Francis Bitter

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Francis Bitter
Born (1902-07-22)July 22, 1902
Weehawken Township, New Jersey
Died July 26, 1967(1967-07-26) (aged 65)
Nationality American
Fields Physics
Institutions Caltech
Westinghouse
MIT
Alma mater Columbia
Berlin
Doctoral advisor Albert Potter Wills
Doctoral students Robert C. Richardson, Jean Brossel, Luke Vano
Known for Bitter electromagnet

Francis Bitter (July 22, 1902 – July 26, 1967) was an American physicist.

Bitter invented the Bitter plate used in resistive magnets (also called Bitter electromagnets). He also developed the water cooling method inherent to the design of Bitter magnets. Prior to this development, there was no way to cool electromagnets, limiting their maximum flux density.

Early life[edit]

Francis Bitter was born in the Weehawken Township, New Jersey. His father, Karl Bitter, was a prominent sculptor.

Education and early career[edit]

Bitter entered the University of Chicago in 1919, but chose to leave his studies there in 1922 in order to visit Europe. He later transferred to Columbia University and graduated in 1925.

He continued his studies in Berlin from 1925 to 1926 and received a Ph.D. at Columbia in 1928. At Columbia, Bitter began his lifelong fascination with magnets.

Under a National Research Council fellowship, Bitter studied gases at Caltech with Robert Andrews Millikan, from 1928 to 1930. While at Caltech, he married Alice Coomara. She had been a moderately successful singer working under the stage name Ratan Devi.

In 1930, Bitter went to work for Westinghouse, where he worked on various theoretical and applied problems concerning ferromagnetism.

With a Guggenheim Fellowship, Bitter travelled to England in 1933 and worked at the Cavendish Laboratory at Cambridge University. There. he worked with Peter Kapitza on pulsed magnetic fields.

The following year, Bitter returned to America and his work at Westinghouse. Later in 1934, he joined the faculty at the Massachusetts Institute of Technology and continued to consult for Westinghouse.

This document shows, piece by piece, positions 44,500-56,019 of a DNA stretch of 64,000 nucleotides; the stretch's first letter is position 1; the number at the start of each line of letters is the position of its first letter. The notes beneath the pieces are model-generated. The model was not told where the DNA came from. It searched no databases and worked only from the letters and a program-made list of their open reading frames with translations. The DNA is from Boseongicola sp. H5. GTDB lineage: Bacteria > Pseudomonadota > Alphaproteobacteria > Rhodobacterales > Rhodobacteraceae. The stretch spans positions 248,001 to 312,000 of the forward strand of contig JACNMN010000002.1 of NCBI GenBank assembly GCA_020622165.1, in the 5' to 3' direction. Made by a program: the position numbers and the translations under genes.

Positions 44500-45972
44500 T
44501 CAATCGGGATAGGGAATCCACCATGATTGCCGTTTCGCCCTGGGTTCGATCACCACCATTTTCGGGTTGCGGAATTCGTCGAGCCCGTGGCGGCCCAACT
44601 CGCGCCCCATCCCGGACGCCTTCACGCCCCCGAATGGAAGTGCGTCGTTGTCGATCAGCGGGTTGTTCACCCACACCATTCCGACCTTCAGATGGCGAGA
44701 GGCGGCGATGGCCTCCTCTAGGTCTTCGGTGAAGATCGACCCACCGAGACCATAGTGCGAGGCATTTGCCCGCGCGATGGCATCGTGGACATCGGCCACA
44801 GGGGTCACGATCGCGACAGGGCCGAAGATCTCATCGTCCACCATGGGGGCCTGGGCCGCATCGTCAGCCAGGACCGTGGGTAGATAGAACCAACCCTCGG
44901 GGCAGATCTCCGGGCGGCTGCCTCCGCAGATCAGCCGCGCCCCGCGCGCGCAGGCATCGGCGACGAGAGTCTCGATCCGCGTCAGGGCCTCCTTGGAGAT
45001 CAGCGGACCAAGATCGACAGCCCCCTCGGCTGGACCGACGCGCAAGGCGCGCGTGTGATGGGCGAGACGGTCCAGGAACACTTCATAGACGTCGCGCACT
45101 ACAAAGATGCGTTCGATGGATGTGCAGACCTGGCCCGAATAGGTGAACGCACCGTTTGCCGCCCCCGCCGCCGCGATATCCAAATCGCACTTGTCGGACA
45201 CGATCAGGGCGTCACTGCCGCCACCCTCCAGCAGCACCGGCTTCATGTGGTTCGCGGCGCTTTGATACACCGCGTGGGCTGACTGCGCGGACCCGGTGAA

Career at MIT[edit]

Bitter joined the Department of Mining and Metallurgy as an associate professor in 1934. (The department is now known as Materials Science and Engineering.)

While at MIT, he developed the Bitter electromagnet which was/is the most powerful electromagnet design. He established a magnet laboratory in 1938, where he built a solenoid magnet that produced a constant field of 100,000 gauss (10 teslas).

He also did work in the first characterization of the Zeeman effect with George Harrison.

During the Second World War, Bitter worked for the Naval Bureau of Ordinance. He often traveled to England to work finding out ways to demagnetize British ships to protect them from a new type of German mine. This new type of German mine used a compass needle to detonate itself. The mine, dropped from the air, would sink to the bottom of the river and sit there with its magnetic needle aligned to the Earth's magnetic field at that particular spot. When a British ship passed by over it, the mass of the ship caused the magnetic needle inside the mine to move slightly. The movement was enough to detonate the mine and cause an underwater explosion powerful enough to send up huge geysers. These geysers would literally lift a ship out of the water and severely damage the ship's infrastructure. In his autobiography "Magnets, The Education Of A Physicist", he referred to this unique work as "Degaussing the fleet". (It is possible that he worked with Francis Crick, who was researching the same problem.)

After the War, Bitter returned to MIT and joined the faculty of the physics department. He became a full professor in 1951, and from 1956 to 1960, he served as the associate dean of MIT's school of science. From 1962 to 1965, Bitter was the housemaster of Ashdown House, MIT's graduate dormitory.

Legacy[edit]

The Francis Bitter Magnet Laboratory, formerly a national laboratory, in Cambridge is named in his honor.

See also[edit]

External links[edit]